If you ignore the people who tell you that you ruined a Trek Madone by having a triple crank and a 12-27 cassette, and really focus on a very deep and steady breathing pattern, you will be amazed at what you can climb. If you can keep your pedaling cadence in the 70s and 80s by using proper gearing, it seems to make a huge difference in how long you can sustain a climb. I have found that you can even simulate this type of effort on a good fluid trainer. Just set the resistance high enough that it feels like you have to really work to hold a 70s cadence, and see if you can stay there for an hour. It will really force you into the deep steady breathing you will need to climb as an older athelete.

    It does not matter if at the steepest part of a climb you are only going 6 MPH, you are still going!

  11. #11
    Senior Member jazzy_cyclist's Avatar
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    Confidence can really help. I can't tell you how many hills I've gone up that I *might* have said, "that's too steep". But once I have made it up (and sometimes it's not pretty), it builds my confidence for the next challenge.

    As some others have noted, you have to find the rhythm that works for you. This also applies to climbing out of the saddle. I was hanging out at the "steep" part of the Mt Washington climb last year - it's 22%. I could imagine that many people would try to power up that section and have problems. But a lot of the riders (not counting Tyler Hamilton and Ned Overend) stood up but pedaled so slowly that at first you would have thought they would fall over, but they didn't. After I went home, I practiced this on my driveway which has some 10% sections. It's amazing how slow you can go! And when you do, your heart rate may not redline. Something to keep in mind.

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    I've got some hill experience from climbing with my 50 pound daughter and 25 pound Trail-A-Bike attached. I agree with jazzy -- the first rule is go slow. I'm doing maybe 2-3 mph on a steep hill. Basically, you do all you can to conseve energy. Try to spin. Of course, your lowest ratio and may still leave you standing on the pedals with a cadance of maybe 20, but at least you are still moving. I've found thinking of my cross-country days, and imagining the finish line is at the top of the hill helps. One doesn't want to stop with spectators cheering.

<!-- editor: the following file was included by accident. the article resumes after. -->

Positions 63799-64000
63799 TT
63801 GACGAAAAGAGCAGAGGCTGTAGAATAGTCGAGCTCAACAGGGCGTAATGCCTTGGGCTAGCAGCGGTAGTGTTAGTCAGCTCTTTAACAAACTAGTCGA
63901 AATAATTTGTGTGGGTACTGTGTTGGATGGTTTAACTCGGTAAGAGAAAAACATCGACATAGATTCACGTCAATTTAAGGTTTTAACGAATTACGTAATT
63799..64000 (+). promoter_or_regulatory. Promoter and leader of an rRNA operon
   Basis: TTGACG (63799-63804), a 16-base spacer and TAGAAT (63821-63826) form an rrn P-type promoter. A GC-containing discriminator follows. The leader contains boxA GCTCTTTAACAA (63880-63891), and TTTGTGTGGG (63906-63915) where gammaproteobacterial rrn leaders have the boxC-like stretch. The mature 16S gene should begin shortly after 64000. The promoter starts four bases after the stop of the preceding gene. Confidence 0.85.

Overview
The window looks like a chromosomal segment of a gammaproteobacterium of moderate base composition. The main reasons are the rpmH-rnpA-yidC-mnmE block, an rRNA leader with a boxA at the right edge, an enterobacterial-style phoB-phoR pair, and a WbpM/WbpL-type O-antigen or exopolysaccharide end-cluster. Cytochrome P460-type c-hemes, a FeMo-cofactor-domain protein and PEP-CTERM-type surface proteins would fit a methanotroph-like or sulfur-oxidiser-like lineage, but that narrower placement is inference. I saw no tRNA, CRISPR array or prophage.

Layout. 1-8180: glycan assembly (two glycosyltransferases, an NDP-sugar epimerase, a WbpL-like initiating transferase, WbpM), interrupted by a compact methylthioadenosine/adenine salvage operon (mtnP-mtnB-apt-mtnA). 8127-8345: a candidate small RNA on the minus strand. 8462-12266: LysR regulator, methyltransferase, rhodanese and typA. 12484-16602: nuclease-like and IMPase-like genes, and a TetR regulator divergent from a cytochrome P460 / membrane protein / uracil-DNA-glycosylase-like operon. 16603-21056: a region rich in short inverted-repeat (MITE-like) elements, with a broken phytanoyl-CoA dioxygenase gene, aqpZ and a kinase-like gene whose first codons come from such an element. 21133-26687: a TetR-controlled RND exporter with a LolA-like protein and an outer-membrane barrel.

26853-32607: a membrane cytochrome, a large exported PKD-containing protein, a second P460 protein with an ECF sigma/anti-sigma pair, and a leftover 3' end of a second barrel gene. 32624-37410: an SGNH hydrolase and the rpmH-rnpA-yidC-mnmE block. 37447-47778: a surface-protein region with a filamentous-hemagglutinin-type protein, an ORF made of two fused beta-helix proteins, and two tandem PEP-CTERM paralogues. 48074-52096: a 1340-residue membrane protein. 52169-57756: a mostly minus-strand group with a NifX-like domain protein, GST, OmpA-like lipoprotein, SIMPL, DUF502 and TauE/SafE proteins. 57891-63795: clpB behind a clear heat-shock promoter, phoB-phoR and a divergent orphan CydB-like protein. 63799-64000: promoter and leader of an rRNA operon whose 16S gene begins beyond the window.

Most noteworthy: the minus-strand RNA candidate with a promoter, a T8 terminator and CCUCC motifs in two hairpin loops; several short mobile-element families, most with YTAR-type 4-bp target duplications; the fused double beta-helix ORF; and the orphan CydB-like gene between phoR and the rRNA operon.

Paul

  13. #13
    Time for a change. stapfam's Avatar
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    There was only one way I got up Ventoux- and that was to train for it. First of all I got the bike sorted with decent wheels and low enough gearing. Then I started taking routes with a variety of slopes. A good training ride would take in a 15% for 1 mile- then a 5% for 2 miles with a couple of steep 10% sections and then a 10% for a mile. Then it was coffee and the trip home was on a hilly bit 2.5 miles long with the slope varying between 3 and 8%. Then it was down to some serious stuff like doing repeats up the 15% hill till I got bored out of my mind.

    Except hill training was not that difficult as I am a lot fitter than I was 17 years ago. When I started it was offroad riding and even the Hilly route down to the hills used to wear me out. And it took a couple of years before I completed a total of 3 miles climbing with an average of between 10 and 15% on the several hills in that 3 miles.

    Hills are not easy but it requires 3 main things. The bike must be suitable first of all. No way would I tackle a long 15% with conventional gearing. Then you have to have the fitness and Hill climbing fitness is different. Then you have to have the mind set right. Once all 3 come together- You can climb as many mountains as you like. Just don't do them all in one morning as The wife doesn't like you stretching out on the sofa for all the afternoon.
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  14. #14
    OnTheRoad or AtTheBeach stonecrd's Avatar
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    I have heard of hills, nope none in any direction as far as the eye can see. Just enjoy the fact that you have variation all I get is hot or hotter or windy and windier. I guess I can go over to local garbage dump and do hill repeats there. Really you should feel lucky you have those hills